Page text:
Is the Cypress CY8CKIT-062-BLE Kit Well Documented?
Many high-quality development boards are only beneficial to industry professionals due to hard to understand (or even find) documentation and a reliance on external debuggers and programmers. Cypress includes a getting started guide on their PSoC 6 BLE Pioneer Page, which takes the user through getting up and running and some example code. This should be easy enough to follow for most people, though complete beginners might struggle with the general workflow of project setup, building, and debugging if they've never done it before.
One slightly confusing issue is conflicting information on which IDE to use. Until recently, Cypress has favored its PSoC Creator Integrated Development Environment. It seems that they are moving away from this, advising users to switch to Modus Toolbox for Ecplise IDE. Assuming this is the way they plan to go, and I didn't need support for older chipsets, I opted for Modus Toolbox. The example projects that come with Modus Toolbox are excellent, and each has a readme file taking you through what it does and how it operates. These documentation files also feature full-color images and links to external resources for each project.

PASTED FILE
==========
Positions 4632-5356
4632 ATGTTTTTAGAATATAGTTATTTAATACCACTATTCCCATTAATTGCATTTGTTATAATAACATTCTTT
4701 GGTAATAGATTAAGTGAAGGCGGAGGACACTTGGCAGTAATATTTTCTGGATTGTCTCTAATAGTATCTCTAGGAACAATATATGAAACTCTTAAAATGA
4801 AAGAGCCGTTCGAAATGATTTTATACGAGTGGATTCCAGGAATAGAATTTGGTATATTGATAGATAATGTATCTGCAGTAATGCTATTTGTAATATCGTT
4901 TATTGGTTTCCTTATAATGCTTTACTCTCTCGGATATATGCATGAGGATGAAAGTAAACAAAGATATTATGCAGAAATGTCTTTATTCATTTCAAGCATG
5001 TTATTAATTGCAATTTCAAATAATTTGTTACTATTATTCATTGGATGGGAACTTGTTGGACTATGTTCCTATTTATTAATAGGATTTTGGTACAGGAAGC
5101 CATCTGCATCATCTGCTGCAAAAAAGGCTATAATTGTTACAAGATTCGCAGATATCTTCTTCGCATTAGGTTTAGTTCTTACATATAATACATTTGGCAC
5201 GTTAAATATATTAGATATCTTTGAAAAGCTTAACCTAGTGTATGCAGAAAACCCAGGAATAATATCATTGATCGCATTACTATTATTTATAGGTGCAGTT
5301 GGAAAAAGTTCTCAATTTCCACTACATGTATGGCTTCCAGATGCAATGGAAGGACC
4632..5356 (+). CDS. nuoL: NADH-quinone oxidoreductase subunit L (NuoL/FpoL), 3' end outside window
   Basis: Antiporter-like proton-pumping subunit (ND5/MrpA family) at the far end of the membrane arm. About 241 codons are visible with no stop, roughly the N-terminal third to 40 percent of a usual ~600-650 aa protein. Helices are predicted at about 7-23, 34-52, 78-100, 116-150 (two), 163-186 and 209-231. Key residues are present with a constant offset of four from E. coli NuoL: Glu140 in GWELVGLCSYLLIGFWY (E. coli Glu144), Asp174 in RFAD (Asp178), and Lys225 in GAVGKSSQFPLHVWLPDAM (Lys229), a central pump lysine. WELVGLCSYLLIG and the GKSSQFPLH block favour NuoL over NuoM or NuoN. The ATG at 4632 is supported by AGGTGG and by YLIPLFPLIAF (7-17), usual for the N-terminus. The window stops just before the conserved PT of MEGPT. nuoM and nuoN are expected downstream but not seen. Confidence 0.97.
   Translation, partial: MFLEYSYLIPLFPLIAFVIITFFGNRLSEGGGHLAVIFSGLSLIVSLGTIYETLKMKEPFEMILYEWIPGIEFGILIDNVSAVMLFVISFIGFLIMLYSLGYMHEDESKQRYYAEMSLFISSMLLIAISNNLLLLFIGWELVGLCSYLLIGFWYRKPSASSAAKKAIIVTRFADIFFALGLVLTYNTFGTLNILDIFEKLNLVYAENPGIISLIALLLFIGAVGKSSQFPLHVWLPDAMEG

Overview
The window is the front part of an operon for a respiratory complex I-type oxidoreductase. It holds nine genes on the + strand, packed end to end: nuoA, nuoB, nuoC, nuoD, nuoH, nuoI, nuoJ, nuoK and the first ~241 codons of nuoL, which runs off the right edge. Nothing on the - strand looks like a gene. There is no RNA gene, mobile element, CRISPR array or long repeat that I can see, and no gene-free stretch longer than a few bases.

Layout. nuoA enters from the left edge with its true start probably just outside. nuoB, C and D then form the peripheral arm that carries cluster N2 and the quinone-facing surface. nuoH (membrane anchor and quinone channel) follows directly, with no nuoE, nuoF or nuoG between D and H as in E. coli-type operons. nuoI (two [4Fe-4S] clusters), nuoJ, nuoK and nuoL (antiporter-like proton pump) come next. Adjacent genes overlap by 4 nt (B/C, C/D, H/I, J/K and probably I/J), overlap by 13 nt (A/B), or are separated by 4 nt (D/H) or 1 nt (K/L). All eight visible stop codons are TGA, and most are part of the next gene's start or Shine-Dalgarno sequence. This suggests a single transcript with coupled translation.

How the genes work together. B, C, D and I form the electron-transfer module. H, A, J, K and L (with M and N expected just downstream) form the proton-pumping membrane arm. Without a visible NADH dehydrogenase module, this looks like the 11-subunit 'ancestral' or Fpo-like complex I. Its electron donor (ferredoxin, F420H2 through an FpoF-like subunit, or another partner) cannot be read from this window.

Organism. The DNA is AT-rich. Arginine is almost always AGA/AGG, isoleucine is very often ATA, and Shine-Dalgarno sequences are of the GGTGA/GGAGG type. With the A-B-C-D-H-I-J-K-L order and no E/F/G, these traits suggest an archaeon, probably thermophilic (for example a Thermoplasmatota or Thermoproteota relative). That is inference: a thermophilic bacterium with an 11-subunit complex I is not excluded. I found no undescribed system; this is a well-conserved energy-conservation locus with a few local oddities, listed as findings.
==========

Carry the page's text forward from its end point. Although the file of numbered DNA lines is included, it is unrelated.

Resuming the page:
Should You Buy The Cypress PSoC 6 BLE Pioneer Kit?
We'll look at some specifications and how it is to get started with the PSoC 6 BLE Pioneer Kit in a moment, but for now: Should you get this kit?
If you are interested in Bluetooth Low energy, then yes, absolutely. This development kit combines high quality and easy to use hardware with an industry-grade chipset and professional software tools. The software examples all give a good view of the PSoC 6 workflow, and most have extended links to documentation in the readme files. Add to this a powerful onboard debugger, an external BLE USB dongle for testing, and all the extra features you get with the e-ink screen, and I can see this being a development board you spend a lot of time with. It's likely not going to be great for beginners, but for those with a little experience, right up to people working in the embedded hardware industry, this is an excellent kit for the money.
Out Of the Box CY8CKIT-062-BLE Experience
Before diving into coding the BLE Pioneer Kit, you can get a feel for its capable of using its built-in demo. Each BLE Kit comes with a full-color getting started guide taking you through the steps of installing their smartphone app, powering up the development board, and connecting to it.
Once connected, there are a few demos showing off the interactive capacitive touch sensors on the board and controlling the RGB LED color via a color wheel on the app. Nice demos, but to get started, you'll need to download the ModusToolbox version of Eclipse IDE.
A Little Deeper Using the ModusToolbox with the PSoC 6 BLE Pioneer Kit